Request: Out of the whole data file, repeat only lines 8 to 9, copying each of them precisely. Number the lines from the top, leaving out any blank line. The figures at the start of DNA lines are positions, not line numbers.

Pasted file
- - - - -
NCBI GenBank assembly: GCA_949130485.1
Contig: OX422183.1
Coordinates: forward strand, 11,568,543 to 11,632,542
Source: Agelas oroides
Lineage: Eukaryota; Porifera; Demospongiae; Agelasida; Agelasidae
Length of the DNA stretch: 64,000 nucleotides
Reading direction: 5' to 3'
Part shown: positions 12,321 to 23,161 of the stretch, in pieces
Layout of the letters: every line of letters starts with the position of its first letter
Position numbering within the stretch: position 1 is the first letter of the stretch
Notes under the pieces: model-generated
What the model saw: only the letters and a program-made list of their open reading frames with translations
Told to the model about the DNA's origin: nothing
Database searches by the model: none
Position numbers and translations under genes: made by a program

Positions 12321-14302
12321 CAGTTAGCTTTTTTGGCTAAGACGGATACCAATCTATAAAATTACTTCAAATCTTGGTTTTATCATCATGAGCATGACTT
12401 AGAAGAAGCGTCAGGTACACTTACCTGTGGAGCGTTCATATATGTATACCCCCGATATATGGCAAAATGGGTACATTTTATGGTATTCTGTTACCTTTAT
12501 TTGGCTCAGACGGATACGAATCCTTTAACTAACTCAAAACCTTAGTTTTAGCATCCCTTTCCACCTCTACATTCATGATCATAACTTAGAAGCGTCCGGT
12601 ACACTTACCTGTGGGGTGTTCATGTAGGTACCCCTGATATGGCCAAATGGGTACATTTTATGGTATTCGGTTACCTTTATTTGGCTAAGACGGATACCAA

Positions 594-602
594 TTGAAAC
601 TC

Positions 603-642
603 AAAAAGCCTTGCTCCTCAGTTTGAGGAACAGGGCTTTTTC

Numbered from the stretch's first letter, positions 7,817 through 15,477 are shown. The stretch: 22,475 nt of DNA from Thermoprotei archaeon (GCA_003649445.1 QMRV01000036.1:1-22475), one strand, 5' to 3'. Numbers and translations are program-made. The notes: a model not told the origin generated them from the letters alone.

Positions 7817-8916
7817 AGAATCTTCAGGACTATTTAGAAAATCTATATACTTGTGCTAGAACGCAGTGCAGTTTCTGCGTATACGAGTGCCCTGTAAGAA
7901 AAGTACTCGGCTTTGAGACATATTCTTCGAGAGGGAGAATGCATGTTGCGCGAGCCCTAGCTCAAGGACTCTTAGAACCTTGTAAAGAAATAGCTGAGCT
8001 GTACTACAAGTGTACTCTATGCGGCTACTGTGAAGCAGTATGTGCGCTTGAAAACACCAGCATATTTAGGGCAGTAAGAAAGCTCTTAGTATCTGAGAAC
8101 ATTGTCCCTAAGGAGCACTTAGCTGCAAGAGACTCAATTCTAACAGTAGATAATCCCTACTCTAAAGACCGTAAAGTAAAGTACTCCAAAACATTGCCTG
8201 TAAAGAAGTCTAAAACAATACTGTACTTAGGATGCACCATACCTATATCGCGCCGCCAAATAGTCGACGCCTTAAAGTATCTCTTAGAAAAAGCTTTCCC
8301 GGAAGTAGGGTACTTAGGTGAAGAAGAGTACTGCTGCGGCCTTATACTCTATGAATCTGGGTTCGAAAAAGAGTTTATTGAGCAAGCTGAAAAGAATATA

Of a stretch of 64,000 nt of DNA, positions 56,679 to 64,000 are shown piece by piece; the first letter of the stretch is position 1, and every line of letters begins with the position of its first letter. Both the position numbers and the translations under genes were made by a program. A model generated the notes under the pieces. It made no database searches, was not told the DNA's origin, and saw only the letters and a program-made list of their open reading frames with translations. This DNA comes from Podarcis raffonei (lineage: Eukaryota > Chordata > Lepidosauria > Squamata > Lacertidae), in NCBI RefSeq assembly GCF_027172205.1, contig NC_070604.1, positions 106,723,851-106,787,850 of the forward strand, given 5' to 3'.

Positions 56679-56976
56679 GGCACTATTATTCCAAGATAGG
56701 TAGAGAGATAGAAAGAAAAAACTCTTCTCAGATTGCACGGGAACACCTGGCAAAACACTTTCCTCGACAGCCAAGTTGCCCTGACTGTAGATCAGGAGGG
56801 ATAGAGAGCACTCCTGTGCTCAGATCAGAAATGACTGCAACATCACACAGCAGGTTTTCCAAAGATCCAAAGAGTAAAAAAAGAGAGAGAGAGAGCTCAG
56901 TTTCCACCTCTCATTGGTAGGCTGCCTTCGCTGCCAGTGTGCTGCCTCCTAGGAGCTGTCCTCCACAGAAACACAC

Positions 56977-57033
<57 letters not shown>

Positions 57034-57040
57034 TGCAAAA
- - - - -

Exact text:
Part shown: positions 12,321 to 23,161 of the stretch, in pieces
Layout of the letters: every line of letters starts with the position of its first letter